Rock Around The World July 1977   29

timestream

by Rashad L. Bean

Who is Marshall Simpkins and why does he love Timestream? Simpkins is co-owner of the Inn Square Men's Bar (ladies invited), a funky little place in Cambridge's Inman Square that has become one of the favorite night spots for that town's sophisticated music freaks. And Timestream? Timestream is a band that has regularly played the Inn Square, knocking people out with a sound that is original and exciting, intelligent yet accessible, and strong enough to set even the most jaded Cantabrigian hearts to thumping and feet to dancing.

In less than six months of gigging, Time-stream has developed a hard-core group of fans who follow them from club to club, town to town, to help spread the word on what could be the next big group to break out of the Northeast. And in an area suddenly swamped with punk-rock bands playing three-chord cole slaw at earthquake volume, Timestream cooks up a gourmet feast of new-age fusion music, merging elements of jazz, funk, pop balladry and commercial rock into something unique, timely and solid.

Timestream is Diego Bianco–alto and tenor sax, flute and percussion; Peter Gitlin–keyboards, percussion and vocals; Roger Ebacher–lead vocals, recorder, fife and congas; Barbara Frake– lead vocals and string synthesizer; Captain Jack Leyden

guitar and percussion; Denny Pelletier drums; and Beaver Swift–bass and vocals. All are exceptional musicians, but what first strikes the listener is not that any one person dominates, but that these diverse personalities and styles jell into arrangements that stress the unity of the performers and the music being performed. (I must admit, though, that as a part-time dabbler in music myself, it almost hurts to know that Leyden and Pelletier are only 20 and 21 respectively. These cats are young–but they burn.)

On stage the music soars and swoops like an eagle in flight; riding the currents of musical energy as the band tears through "Summer Samba," a long Latin-flavored instrumental featuring some incredible flute pyrotechnics from Bianco, and then comes down to the long and introspective "Father of the Forest," with its dramatic changes in mood and vocal texture. The range of music Timestream can play in one set, no less one night, is nothing short of astounding. In fact, it wouldn't surprise me at all to someday hear someone like Tony Bennett do a cover version of "Angeline," a simple and beautiful ballad of love.

Perhaps the epitome of Timestream's musical spirit is "Karma/Brittle Nerves." Starting out with a slow flute melody, it gradually builds with the addition of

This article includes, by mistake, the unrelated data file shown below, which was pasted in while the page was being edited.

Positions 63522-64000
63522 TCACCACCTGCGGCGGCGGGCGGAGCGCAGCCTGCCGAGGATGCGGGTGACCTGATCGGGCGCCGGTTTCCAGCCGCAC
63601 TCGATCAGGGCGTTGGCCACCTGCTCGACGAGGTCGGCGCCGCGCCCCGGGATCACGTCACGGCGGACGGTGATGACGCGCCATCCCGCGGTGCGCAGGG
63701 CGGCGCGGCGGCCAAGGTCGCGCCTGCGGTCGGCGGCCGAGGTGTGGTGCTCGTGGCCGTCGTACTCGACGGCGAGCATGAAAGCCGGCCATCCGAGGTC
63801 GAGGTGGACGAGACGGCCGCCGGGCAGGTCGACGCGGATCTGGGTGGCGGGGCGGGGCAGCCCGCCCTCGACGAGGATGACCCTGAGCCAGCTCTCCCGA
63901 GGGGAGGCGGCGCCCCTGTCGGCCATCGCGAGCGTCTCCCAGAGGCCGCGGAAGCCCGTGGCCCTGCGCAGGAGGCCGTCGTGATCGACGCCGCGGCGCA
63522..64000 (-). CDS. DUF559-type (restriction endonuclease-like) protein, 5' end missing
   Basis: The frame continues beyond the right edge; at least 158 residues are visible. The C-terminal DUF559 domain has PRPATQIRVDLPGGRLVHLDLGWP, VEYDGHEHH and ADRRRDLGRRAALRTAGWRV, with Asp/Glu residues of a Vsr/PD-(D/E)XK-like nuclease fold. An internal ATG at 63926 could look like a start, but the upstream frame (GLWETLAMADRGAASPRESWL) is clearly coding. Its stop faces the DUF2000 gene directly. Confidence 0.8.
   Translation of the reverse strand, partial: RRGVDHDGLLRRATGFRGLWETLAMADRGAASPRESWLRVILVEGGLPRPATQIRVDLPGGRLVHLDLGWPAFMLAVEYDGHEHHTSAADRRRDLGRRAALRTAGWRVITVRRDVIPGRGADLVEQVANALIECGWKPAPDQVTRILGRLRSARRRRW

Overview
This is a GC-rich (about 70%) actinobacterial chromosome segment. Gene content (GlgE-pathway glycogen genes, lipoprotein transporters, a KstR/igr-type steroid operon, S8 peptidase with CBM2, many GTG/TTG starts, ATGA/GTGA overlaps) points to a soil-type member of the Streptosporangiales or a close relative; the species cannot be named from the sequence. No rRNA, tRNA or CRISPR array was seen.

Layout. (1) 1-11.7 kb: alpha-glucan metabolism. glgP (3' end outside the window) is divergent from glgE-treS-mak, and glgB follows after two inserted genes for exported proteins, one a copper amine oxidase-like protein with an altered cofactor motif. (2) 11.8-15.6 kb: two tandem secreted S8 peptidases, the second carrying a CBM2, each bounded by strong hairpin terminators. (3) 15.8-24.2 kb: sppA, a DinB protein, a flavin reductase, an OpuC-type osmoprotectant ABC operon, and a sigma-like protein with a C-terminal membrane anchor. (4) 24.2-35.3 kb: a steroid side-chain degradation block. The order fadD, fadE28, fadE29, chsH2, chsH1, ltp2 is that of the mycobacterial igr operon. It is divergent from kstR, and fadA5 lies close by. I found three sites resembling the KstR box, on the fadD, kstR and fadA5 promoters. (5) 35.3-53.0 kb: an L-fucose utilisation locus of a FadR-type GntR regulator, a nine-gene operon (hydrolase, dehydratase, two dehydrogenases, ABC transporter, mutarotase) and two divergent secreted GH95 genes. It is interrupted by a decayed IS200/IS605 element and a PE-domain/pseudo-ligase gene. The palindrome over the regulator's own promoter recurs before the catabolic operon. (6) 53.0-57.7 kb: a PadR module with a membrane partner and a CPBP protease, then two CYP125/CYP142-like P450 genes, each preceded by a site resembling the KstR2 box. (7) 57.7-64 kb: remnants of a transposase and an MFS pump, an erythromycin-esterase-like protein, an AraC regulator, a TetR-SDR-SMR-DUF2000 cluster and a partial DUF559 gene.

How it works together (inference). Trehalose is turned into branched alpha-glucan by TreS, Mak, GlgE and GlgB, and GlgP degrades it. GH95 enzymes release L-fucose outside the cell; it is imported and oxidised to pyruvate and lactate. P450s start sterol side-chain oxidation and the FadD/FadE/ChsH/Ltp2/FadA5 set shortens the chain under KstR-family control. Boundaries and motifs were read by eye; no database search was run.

electric piano and synthesizer. There's a piano solo, the melody returns on alto sax, and suddenly the song is transformed into a honkin', swingin', screamin' 6/8 jam with solos, percussion, and a hook to bring it all together. It's tight, but with an arrangement free enough to give every band member room to blow and space to grow.

Balancing the music of Timestream are their lyrics. Embracing slice-of-life stories, love songs, songs of joy and songs of sadness, Timestream conjures up visions of freedom, flying saucers, dreams, reaching the stars and reaching for your lover. Some bands are lucky to have one lead vocalist, but Timestream has two, and whether singing alone, together or in four-part harmony with the hand, Ebacher and Frake have the expressive voices to fully realize the lyrics. My favorite lyrics are from "Dreaming."

"I held you in my arms last night

And dreamed that we had taken flight Like the hawk and like the wind

Searching for some nameless friend." This verse can almost be taken as a metaphor for ,an evening with Timestream, one of those perfect evenings when the band is hot and loose, the room packed and the lights low. As the energy builds and the music gets higher, the band and audience seem to become one, feeding energy back and forth and taking flight together. Time-

stream is a band that responds to its listeners as much as the listeners respond to the music.

Peter Gitlin. who currently does much of the writing for Timestream, feels that this group is the climax of years of individuals searching for that magical combination of talent and personality that gives Time-stream such potential. This band is trying to break down walls–the walls between people and the walls we build inside ourselves. When it's all flowing and the band is tight, the music, even in its most frenetic moments, seems to come from some quiet place far removed from the hassles of daily life. As Gitlin says, "It's like we don't play the music–the music plays us."

I've heard Timestream at Sandy's Jazz Revival in Beverly, where the usual fare is straight jazz artists like Earl "Fatha" Hines and Dexter Gordon, and at a number of clubs where bands usually do their Areosmith impersonations, and Time-stream has gone over equally well. Success is guaranteed no one in this crazy business, but with a little dose of luck to go along with their talent and drive, it might not be long before Timestream is more than just a local phenomenon, and we'll all be saying "I knew them when . .

As Marshall Simpkins of the Inn Square says, "This hand is top shelf."

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